Concepts of a Soup Restaurant

by Kathy Adams; Updated September 26, 2017
Many varieties of soup are made fresh at soup restaurants.

Americans consume more than 10 billion bowls of soup each year, according to the Campbell Soup Company. “Soupreneurs” aim to cash in on our love affair with this versatile food.

Basic Concepts

On the foodie radar after the famous “Seinfeld” episode about the “Soup Nazi,” soup restaurants serve exotic fare such as mulligatawny or Mexican tortilla soup next to tried-and-true classics like chicken noodle and tomato. Prepared by hand with gourmet flair, at least five flavors adorn a typical menu, with some varying daily. Some eateries serve soup-friendly side dishes, such as fresh salads or small sandwiches, or even just-baked bread.

Standing Out

Restaurants such as New York-based Daily Soup step it up a notch with Internet ordering, delivery and even mail-order service. Creating the perfect vibe also proves vital to restaurateurs, and Frances Huffman notes in “Entrepreneur” magazine that it often costs more than $300,000 to open a well-designed soup shop.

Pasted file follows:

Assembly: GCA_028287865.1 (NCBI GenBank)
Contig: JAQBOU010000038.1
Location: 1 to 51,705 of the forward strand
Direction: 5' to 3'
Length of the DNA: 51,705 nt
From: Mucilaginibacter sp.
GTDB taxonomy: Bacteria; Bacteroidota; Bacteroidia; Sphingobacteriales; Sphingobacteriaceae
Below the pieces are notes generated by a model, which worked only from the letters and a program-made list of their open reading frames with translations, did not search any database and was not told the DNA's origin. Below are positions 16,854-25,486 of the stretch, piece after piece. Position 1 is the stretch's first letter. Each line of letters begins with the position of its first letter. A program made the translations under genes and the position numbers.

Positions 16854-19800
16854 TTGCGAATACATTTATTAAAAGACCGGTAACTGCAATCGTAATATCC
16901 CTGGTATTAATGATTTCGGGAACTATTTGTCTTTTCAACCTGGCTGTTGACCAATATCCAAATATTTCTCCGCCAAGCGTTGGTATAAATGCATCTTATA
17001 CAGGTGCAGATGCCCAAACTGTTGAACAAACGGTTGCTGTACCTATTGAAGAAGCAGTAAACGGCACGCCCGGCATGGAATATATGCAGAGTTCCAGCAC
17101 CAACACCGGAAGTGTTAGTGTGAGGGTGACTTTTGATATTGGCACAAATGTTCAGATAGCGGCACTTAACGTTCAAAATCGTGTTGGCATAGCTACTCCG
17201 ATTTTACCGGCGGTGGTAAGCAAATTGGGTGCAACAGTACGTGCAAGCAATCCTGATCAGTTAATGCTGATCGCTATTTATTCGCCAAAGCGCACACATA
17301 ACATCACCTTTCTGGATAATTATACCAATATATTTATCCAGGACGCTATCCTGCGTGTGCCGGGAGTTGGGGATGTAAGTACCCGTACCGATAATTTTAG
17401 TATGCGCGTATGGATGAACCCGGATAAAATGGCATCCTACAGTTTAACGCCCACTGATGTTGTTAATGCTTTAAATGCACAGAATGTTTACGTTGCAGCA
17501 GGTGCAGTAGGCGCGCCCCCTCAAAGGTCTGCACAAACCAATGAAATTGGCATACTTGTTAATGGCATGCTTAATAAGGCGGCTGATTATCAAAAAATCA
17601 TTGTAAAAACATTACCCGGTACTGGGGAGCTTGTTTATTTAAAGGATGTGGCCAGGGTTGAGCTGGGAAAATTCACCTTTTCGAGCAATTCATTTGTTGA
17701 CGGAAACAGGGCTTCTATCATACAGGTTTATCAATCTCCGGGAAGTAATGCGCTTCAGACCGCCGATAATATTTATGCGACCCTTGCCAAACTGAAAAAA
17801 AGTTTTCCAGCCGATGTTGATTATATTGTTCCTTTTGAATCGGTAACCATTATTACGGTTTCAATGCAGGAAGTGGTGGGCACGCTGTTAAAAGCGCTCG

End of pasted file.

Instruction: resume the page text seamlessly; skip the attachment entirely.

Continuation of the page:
Something for Everyone

Daily menus should include at least one vegan- or vegetarian-friendly choice and offer low-fat, non-dairy and gluten-free selections. Seasonal varieties draw fans in many soup restaurants. In the summer, Cleveland-based Souper Market offers bisques and other cold soups. In autumn and winter, vegan chili and hearty soups fit the bill. Huffman identifies the most popular restaurant-served soups as New England clam chowder and French onion.

About the Author

Kathy Adams is an award-winning journalist and freelance writer who traveled the world handling numerous duties for music artists. She writes travel and budgeting tips and destination guides for USA Today, Travelocity and ForRent, among others. She enjoys exploring foreign locales and hiking off the beaten path stateside, snapping pics of wildlife and nature instead of selfies.

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